Tshwane squatter camps top DA list

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Tshwane's burgeoning informal settlements have been promised basic services in the near future. The DA-led council says it intends using its first100 days in office, to formalise 158 squatter camps.

* Editor&39;s note: This story has been updated with correct information in the first sentence. 

JOHANNESBURG - The DA-led council in Tshwane said it intends using its first 100 days in office to devise a plan to formalise 158 squatter camps.

Tshwane has a housing backlog of about 120,000 units.

The majority of people occupying unused council land are young.

Resident Estelle Mtlala, a 32-year-old mother of three who shares a shack with her mother, said: “I want to have a place where I can stay with my children. I want my children to have a place they can call home.”

Authorities have already started dismantling some of the newly-built structures.

Community leaders said talks with authorities on utilising the land had already started, but out of desperation they&39;ve started building.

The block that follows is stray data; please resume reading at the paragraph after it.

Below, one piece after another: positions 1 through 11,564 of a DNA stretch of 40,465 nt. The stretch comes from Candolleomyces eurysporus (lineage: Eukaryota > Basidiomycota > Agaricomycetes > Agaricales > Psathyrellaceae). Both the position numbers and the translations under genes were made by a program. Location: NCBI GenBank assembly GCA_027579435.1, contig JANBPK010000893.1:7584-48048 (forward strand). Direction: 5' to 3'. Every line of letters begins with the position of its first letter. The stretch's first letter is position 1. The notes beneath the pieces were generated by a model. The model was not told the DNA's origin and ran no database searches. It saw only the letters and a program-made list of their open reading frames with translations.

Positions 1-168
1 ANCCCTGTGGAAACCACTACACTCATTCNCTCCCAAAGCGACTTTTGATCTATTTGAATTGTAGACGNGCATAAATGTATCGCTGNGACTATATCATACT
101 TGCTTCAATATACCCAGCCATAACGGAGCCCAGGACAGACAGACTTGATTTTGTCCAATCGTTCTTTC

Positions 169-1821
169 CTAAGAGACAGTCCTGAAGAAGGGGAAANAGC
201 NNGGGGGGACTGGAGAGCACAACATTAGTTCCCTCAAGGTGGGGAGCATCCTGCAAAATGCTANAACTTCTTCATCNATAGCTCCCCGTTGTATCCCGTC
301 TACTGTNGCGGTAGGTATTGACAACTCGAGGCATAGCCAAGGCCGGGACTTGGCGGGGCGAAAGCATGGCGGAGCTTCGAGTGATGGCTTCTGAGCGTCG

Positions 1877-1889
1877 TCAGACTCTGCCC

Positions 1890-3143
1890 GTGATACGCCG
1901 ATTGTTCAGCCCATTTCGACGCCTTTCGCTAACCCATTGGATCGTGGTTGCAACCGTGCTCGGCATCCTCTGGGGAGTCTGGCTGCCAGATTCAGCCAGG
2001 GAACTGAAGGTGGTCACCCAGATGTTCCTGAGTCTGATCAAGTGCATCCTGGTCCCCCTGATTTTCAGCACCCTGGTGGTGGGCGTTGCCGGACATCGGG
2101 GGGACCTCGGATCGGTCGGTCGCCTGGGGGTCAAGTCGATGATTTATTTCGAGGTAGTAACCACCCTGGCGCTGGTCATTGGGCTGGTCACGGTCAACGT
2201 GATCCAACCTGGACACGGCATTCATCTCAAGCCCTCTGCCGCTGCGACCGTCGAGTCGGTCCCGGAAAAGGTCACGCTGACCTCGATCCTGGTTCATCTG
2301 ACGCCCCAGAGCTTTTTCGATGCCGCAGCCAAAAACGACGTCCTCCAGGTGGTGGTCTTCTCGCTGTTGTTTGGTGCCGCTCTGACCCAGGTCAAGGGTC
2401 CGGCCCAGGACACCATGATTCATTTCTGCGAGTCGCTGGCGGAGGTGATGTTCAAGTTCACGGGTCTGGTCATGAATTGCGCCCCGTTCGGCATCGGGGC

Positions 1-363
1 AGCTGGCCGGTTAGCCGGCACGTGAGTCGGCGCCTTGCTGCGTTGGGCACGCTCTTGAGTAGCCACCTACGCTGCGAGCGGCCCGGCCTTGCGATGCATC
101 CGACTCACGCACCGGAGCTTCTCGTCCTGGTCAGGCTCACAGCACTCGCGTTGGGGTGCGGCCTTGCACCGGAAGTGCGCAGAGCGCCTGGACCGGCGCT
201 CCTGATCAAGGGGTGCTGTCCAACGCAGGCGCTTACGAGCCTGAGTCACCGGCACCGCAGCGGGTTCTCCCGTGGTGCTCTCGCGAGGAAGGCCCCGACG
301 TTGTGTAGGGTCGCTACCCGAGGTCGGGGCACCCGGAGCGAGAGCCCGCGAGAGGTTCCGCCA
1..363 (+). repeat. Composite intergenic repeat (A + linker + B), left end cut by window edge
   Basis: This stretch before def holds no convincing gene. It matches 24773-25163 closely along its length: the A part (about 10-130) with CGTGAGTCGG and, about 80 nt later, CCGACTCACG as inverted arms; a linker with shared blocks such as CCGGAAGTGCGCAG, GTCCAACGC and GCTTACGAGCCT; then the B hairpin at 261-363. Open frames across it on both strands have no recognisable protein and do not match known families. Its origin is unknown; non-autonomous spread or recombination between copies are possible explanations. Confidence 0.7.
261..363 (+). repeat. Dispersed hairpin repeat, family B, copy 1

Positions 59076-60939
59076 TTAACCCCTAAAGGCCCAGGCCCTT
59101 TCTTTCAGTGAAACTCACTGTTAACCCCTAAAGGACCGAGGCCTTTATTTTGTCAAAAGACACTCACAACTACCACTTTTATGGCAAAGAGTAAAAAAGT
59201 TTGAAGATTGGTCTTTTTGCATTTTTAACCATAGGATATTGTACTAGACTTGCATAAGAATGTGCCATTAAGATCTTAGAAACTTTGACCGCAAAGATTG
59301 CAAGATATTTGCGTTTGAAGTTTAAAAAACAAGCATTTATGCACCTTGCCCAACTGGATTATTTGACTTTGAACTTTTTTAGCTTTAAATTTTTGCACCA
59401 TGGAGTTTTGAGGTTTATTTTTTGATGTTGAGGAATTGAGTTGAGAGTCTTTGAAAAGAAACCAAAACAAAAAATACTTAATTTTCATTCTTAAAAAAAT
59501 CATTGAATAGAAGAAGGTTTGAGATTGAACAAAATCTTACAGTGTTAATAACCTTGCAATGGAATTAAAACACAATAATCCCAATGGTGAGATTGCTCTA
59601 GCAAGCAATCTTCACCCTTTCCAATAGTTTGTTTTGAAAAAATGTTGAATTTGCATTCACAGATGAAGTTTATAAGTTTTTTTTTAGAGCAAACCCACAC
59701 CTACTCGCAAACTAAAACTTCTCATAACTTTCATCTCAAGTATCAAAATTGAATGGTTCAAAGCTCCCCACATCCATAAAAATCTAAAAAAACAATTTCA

Jerry Mathibela, a community leader, said: “The land belongs to the people, and if the land is not used what’s wrong with the people using the land. We are utilising the land, we are not asking government to provide us with housing, we are just saying please give us services like water, electricity and sanitation but we need to stay to show that there is a need for human settlement.”

They understand the risks involved in occupying the land.

“We didn&39;t trespass, we informed them what we&39;re going to do, and they told us that there will be repercussions,” said Mathibela.

Officials said they were well aware of the housing and land shortage in Tshwane, but they warned that land grabs compromised plans to service informal settlements.

“It makes it impossible for us to roll out that programme," said Mayor Solly Msimanga. "That’s why we are saying the people aren&39;t only doing this to get a piece of land, but they also hamper chances of us being able to address their concerns speedily.”

But residents believe occupying land is their only way out of living in back rooms.

 

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